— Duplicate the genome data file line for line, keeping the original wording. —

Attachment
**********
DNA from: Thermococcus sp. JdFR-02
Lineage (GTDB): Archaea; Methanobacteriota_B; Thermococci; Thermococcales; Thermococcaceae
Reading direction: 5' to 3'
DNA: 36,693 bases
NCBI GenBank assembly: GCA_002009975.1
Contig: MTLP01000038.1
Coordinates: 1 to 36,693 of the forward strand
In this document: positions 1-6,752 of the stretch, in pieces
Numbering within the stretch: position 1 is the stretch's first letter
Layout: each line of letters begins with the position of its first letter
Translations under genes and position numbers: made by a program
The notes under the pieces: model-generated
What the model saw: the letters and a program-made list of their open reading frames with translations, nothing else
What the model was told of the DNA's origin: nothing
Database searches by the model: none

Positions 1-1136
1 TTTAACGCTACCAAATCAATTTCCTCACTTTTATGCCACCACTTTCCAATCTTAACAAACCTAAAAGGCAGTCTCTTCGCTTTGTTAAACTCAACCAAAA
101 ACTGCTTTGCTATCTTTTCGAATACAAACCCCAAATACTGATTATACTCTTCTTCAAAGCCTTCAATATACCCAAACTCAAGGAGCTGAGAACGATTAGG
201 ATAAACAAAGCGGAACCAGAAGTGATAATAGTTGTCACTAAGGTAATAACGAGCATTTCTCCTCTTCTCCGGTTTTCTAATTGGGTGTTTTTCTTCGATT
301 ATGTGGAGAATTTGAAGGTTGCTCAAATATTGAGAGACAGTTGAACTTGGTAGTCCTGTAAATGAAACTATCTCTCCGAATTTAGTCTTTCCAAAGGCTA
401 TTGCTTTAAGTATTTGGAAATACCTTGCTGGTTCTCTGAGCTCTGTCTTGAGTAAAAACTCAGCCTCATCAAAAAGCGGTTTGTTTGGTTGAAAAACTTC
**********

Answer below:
DNA from: Thermococcus sp. JdFR-02
Lineage (GTDB): Archaea; Methanobacteriota_B; Thermococci; Thermococcales; Thermococcaceae
Reading direction: 5' to 3'
DNA: 36,693 bases
NCBI GenBank assembly: GCA_002009975.1
Contig: MTLP01000038.1
Coordinates: 1 to 36,693 of the forward strand
In this document: positions 1-6,752 of the stretch, in pieces
Numbering within the stretch: position 1 is the stretch's first letter
Layout: each line of letters begins with the position of its first letter
Translations under genes and position numbers: made by a program
The notes under the pieces: model-generated
What the model saw: the letters and a program-made list of their open reading frames with translations, nothing else
What the model was told of the DNA's origin: nothing
Database searches by the model: none

Positions 1-1136
1 TTTAACGCTACCAAATCAATTTCCTCACTTTTATGCCACCACTTTCCAATCTTAACAAACCTAAAAGGCAGTCTCTTCGCTTTGTTAAACTCAACCAAAA
101 ACTGCTTTGCTATCTTTTCGAATACAAACCCCAAATACTGATTATACTCTTCTTCAAAGCCTTCAATATACCCAAACTCAAGGAGCTGAGAACGATTAGG
201 ATAAACAAAGCGGAACCAGAAGTGATAATAGTTGTCACTAAGGTAATAACGAGCATTTCTCCTCTTCTCCGGTTTTCTAATTGGGTGTTTTTCTTCGATT
301 ATGTGGAGAATTTGAAGGTTGCTCAAATATTGAGAGACAGTTGAACTTGGTAGTCCTGTAAATGAAACTATCTCTCCGAATTTAGTCTTTCCAAAGGCTA
401 TTGCTTTAAGTATTTGGAAATACCTTGCTGGTTCTCTGAGCTCTGTCTTGAGTAAAAACTCAGCCTCATCAAAAAGCGGTTTGTTTGGTTGAAAAACTTC